LEAGUE OF UNITED LATIN AMERICAN CITIZENS
LEAGUE OF UNITED LATIN AMERICAN CITIZENS. The League of United Latin American Citizens, originally called the United Latin American Citizens, is the oldest and largest continually active Latino political association in the United States and was the first nationwide Mexican-American civil-rights organization. LULAC was founded on February 17, 1929, at Salón Obreros y Obreras in Corpus Christi, Texas. Its founding grew out of the rise of the Texas-Mexican middle class and resistance to racial discrimination. The strength of the organization has historically been in Texas. LULAC has been a multi-issue organization. It was organized in response to political disfranchisement, racial segregation, and racial discrimination. It responded to bossism, the lack of political representation, the lack of a sizable independent Mexican-American vote, jury exclusion of Mexican-Americans, and white primaries in such places as Dimmit County. It also dealt with the segregation of public schools, housing, and public accommodations. It attempted to solve the problems of poverty among Mexican Americans and sought to build a substantial Mexican-American middle class. It has persisted, despite occasional acts of intimidation from law authorities. The Federal Bureau of Investigation, for example, for a time had LULAC under surveillance, beginning in the 1940s.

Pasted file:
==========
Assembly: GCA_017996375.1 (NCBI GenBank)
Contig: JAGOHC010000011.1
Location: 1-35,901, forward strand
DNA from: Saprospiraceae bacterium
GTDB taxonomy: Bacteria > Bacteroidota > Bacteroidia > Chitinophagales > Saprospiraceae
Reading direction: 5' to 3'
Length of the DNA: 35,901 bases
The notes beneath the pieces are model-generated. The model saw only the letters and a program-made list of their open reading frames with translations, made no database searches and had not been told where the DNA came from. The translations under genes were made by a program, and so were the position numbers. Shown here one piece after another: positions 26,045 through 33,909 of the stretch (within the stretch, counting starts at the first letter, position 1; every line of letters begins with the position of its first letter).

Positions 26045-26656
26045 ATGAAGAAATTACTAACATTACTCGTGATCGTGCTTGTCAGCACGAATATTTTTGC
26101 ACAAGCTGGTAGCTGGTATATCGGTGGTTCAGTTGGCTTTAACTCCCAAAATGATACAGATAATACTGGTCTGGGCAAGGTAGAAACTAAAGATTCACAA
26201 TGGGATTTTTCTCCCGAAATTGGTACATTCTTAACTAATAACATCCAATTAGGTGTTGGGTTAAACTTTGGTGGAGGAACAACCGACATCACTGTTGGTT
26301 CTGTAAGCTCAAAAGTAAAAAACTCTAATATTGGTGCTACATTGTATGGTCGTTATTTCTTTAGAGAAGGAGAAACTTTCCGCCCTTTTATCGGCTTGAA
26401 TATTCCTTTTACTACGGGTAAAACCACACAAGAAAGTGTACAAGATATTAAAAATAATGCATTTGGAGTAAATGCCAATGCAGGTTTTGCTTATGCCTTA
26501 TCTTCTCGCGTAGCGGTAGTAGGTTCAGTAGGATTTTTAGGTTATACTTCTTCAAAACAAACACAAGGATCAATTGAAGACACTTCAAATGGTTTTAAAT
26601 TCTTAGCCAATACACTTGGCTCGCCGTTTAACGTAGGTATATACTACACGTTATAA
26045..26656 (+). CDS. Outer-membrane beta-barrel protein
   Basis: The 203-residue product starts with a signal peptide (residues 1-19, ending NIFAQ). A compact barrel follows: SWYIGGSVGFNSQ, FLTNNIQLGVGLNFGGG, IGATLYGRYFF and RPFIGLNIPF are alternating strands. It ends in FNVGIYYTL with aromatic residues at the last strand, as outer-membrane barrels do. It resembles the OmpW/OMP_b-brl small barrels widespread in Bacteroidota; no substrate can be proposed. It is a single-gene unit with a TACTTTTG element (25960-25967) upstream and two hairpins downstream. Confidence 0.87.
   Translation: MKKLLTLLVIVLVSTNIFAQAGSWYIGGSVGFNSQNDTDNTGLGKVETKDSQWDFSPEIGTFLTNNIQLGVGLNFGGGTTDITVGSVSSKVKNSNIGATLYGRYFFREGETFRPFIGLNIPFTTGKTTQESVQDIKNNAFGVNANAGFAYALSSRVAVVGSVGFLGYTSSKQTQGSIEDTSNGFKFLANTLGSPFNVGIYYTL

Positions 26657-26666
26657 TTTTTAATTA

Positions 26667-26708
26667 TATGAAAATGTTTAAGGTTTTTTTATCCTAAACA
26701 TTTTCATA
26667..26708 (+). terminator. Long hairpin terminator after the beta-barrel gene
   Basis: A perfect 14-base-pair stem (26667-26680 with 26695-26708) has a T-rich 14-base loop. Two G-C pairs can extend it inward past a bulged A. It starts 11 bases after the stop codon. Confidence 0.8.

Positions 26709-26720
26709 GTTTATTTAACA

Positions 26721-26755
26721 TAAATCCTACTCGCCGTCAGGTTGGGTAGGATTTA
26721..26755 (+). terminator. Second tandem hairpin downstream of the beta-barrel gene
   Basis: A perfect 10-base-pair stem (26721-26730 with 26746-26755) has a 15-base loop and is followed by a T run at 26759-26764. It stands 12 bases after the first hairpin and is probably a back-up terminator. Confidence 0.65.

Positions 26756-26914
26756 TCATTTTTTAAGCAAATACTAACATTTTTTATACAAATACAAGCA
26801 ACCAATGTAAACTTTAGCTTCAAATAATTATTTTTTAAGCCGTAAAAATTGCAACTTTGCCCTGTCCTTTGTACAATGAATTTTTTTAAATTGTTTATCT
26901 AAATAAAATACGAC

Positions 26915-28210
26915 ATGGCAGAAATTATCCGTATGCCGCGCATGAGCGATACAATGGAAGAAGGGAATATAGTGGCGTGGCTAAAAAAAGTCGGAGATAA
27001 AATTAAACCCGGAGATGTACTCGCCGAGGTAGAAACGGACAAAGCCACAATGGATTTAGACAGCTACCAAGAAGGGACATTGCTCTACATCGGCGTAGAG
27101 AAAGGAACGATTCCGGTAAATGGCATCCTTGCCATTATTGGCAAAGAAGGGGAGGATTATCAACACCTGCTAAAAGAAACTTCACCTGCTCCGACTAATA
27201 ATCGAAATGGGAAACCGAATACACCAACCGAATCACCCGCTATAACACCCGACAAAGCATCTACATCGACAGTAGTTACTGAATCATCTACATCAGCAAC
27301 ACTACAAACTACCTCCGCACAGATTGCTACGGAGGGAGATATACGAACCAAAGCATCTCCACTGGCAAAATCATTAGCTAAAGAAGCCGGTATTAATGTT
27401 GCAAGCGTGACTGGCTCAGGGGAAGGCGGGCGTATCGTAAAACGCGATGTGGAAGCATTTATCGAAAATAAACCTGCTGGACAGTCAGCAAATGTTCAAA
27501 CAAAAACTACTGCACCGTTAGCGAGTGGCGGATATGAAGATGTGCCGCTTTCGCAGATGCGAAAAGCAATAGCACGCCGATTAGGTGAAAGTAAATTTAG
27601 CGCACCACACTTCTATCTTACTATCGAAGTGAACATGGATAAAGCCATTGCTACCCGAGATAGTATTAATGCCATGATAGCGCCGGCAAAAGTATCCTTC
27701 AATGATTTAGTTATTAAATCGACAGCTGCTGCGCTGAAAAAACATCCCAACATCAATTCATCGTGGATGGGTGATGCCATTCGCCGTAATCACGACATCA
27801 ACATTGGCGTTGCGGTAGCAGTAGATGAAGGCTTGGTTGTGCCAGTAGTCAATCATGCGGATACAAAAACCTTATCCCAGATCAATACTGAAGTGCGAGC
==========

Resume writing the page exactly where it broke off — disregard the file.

In 1921 John C. Solis, Francisco (Frank) Leyton, and six others met in Helotes, Texas, to discuss the plight of la raza. These discussions led to the formation of the Order of Sons of America, which had seven chapters in Texas by 1929; the Order of Knights of America in San Antonio was a splinter group. The first attempt to merge these groups into a statewide organization occurred at the Harlingen Convention in 1927. The result was not the unification of the various groups but the founding of yet another organization, the Latin American Citizens League. In 1929 LULAC was founded by the merging of four organizations: the Corpus Christi council of the Sons of America, the Alice council of the Sons of America, the Knights of America, and the Latin American Citizens League in the Rio Grande valley and Laredo. Twenty-five delegates attended the organizing meeting for the new group, including representatives from Brownsville, McAllen, Encino, and La Grulla. Santiago Tafolla, Sr., who had been president of the San Antonio Order of Sons of America and of the statewide network since 1921, refused to send delegates, and this chapter did not merge into the organization founded in February 1929. Members of the new organization selected as their motto, "All for one and one for all." The name United Latin American Citizens was changed to League of United Latin American Citizens at the constitutional convention held in May 1929. The first president of LULAC was Bernardo (Ben) F. Garza. Manuel C. Gonzales was vice president, Andrés de Luna was secretary, and Louis Wilmot was treasurer. The major architects of the LULAC constitution were José Tomás Canales, Eduardo Idar, and Alonso S. Perales.qqv Though the 1929 constitution proclaimed English the official language of the league, the organization nevertheless promoted bilingualism. LULAC selected a shield as its emblem, symbolizing defense against and protection from racism. In 1931 the league obtained its charter.